I always get jazzed up when I’m standing in the wall.  It is one of the few experiences in life that can be generally physically painful, but emotionally rewarding at the same time.  It was different that day, my mind wasn’t in the game.

I remember looking into the stands for any sign of Randy.

I also felt that was a great moment to share my pain and frustration aside to Billy.  I’m not sure why, but when you feel shitty, you just want to talk about…a lot.  To anyone that will listen.

“I can’t believe it was all a sham.  I thought she loved me.”

Billy humored me.

“She fooled all of us,” he said, a little distracted.

Yeah, my head was not in the game.

“Man, seven years.  All on one girl,” I said as I turned to Billy.  “One fucking girl.”

“Well,” he replied lowly, “you have to admit, you haven’t actually been beating them off with a stick my friend.”

I jerked my head toward him and glared.

Startled by the abrupt and honest comment from Billy, I heard the ref blow the whistle and as I turned back to react, I remember seeing a white and black checkered sphere spinning toward me as blackness flashed.

Yes.  Right in the forehead between my eyes.

It all happened in slow motion when I thought about it later. I remember being able to read the Adidas label on the ball right before it struck my head.

Billy told me I was out for over a minute.

The light faded in and I opened my eyes.  I woke up to Billy’s out-of-focus mug standing over me.  He was smiling like he just got laid.

“Bright side—you saved a goal,” he said.

Like I’m concerned about the score—we were getting our asses kicked.  I sat up, moaned, wiped the drool/snot from my mouth and felt that red spot on my forehead.  When I stood in the mirror later I could read sadida.

“Bad news—I think you gotta concussion dude.”

Billy helped me up and I don’t remember walking off the field.  I was thinking that it was going to be a late night talking to Billy because I knew that asshole wouldn’t let me sleep if he thought I had a concussion.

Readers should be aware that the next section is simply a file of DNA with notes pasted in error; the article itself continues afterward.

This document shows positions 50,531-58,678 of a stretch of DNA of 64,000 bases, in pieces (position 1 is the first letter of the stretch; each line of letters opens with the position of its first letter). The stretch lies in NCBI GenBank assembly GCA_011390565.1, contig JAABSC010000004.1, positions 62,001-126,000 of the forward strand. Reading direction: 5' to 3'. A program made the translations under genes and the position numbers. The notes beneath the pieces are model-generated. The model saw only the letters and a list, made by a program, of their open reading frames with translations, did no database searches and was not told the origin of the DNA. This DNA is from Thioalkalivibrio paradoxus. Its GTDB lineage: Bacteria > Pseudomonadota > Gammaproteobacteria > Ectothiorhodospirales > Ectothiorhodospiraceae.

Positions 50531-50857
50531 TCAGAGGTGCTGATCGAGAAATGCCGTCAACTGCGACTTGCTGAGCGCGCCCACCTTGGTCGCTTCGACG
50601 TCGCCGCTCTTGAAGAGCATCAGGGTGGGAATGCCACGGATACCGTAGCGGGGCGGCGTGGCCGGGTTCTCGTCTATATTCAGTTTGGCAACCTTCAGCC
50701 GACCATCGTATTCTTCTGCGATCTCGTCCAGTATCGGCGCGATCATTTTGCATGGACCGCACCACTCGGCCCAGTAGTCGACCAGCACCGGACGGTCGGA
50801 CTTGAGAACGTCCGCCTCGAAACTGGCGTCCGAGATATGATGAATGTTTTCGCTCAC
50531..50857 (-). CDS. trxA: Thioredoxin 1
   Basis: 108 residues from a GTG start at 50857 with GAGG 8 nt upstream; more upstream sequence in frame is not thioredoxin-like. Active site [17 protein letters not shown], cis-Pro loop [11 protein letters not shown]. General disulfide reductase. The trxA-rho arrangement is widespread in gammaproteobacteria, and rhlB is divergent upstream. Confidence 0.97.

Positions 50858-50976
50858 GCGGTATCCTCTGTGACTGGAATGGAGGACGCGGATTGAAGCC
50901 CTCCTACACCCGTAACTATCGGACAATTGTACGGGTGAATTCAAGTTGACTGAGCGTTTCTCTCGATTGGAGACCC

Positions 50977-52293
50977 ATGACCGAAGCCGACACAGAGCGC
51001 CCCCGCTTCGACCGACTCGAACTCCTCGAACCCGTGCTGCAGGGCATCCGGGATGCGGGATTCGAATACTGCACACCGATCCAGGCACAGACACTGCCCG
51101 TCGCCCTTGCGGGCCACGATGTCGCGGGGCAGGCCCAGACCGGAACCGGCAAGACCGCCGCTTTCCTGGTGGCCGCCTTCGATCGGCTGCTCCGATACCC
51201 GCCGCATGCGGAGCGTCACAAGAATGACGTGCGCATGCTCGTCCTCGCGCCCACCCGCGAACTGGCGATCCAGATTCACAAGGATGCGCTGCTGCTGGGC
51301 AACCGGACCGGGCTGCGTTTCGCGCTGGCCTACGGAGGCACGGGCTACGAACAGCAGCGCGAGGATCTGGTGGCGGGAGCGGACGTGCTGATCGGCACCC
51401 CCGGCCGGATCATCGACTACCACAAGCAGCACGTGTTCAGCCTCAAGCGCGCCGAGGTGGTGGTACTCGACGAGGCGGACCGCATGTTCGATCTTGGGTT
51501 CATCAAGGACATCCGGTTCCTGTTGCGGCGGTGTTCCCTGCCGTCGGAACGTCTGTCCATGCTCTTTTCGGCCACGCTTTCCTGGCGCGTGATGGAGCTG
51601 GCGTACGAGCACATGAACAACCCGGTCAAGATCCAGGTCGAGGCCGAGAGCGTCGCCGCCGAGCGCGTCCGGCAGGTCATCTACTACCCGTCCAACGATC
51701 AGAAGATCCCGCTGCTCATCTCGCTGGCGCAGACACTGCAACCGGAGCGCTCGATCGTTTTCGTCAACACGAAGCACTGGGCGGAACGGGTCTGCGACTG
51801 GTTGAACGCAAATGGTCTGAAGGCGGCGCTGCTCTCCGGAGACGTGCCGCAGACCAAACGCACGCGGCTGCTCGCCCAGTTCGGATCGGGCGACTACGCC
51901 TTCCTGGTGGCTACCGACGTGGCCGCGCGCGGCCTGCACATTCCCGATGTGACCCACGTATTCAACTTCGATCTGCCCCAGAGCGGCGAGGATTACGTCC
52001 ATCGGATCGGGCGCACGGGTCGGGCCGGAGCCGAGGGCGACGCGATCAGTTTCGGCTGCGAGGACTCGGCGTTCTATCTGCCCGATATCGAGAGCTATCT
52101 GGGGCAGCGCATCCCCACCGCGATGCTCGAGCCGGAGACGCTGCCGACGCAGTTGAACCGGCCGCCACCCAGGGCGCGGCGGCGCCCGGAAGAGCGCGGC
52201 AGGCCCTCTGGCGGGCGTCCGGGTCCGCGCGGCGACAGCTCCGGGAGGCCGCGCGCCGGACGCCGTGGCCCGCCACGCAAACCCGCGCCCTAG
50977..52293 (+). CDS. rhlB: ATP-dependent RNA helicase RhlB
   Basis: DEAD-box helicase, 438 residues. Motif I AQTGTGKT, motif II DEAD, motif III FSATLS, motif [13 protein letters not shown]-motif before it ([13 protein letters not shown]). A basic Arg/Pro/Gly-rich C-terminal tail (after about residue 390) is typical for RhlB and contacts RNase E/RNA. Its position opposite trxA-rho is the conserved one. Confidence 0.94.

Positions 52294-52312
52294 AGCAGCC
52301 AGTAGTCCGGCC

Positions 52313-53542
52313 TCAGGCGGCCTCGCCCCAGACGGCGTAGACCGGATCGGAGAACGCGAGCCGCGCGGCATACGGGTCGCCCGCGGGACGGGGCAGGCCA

I guess everyone clapped when I got up and walked off.  Funny thing, the biggest cheer I ever got while playing was when I had to leave the game because of an injury (I didn’t score a lot of goals).  Billy helped me off with one arm over his shoulder and I made my way.

Now, I don’t know why, but it was like the sun was a perfect spotlight on that girl I saw in the stands.  She stood up from her seat and began walking down the stairs, all in slow motion of course.

I made it off the field as she was making her way down the stadium steps when our eyes met.  She stopped and I felt my heart race.  My head was heavy.  Something was going to give.  Billy lost his grip on me and I hit the ground, knees first.  My head followed as it slammed into the track that enveloped the barrier of the field.

I remember what I saw when I was out again, but it was difficult to describe.  I was in my apartment, it was dark, and there were a lot of people.  I couldn’t hear anything, but everyone looked like they were having a good time mingling, and some were jumping and dancing to the music I couldn’t hear.  I was floating through the crowd, not flying above them, just hovering through them.  I was drawn to a light that was coming from an open door.  Everyone else there didn’t notice it like I did.  I know because I checked.  I felt invisible.  I walked through the door.  I saw the girl I noticed at the stadium as I passed through the doorway and the spotlight hit her at the end of my tunnel vision.

I wanted to find out who she was.

I know that I was “awake” at the game, but everything was fuzzy and I didn’t start to remember anything until after I got home.  Billy was there to make sure that I was okay.  Good guy, but I remember being annoyed because I was tired and wanted to sleep.  He wouldn’t let me.  Like I said, I had an awesome new forehead tattoo. He went and got an ice pack ready and told me to put it over my sadida.

I was inebriated and I just started talking about whatever came to mind.  Of course I talked about her.

“Did you see her Billy?”

“Who?”

“I’m not sure, some girl.”

I felt so tired and wanted to doze off.  Billy humored me; allowing me to babble on.

“She was so…so pretty.  She…was sweet looking and gentle.  I noticed her leaving as I fell.  She had her hair up in a ponytail.”

“I love the ponytail,” he said.

“Me too,” I replied.  “It’s so…so cute.  She had this delicate little smile.  Her hair bobbed up and down as she descended the steps.”

I remember seeing her face in that moment.

“There was this holy glare about her as if she were the only one that stood out among one-hundred people.  I wish I would’ve gotten her number.”

“Okay,” he said.  “You got hit really hard.”

I did.

——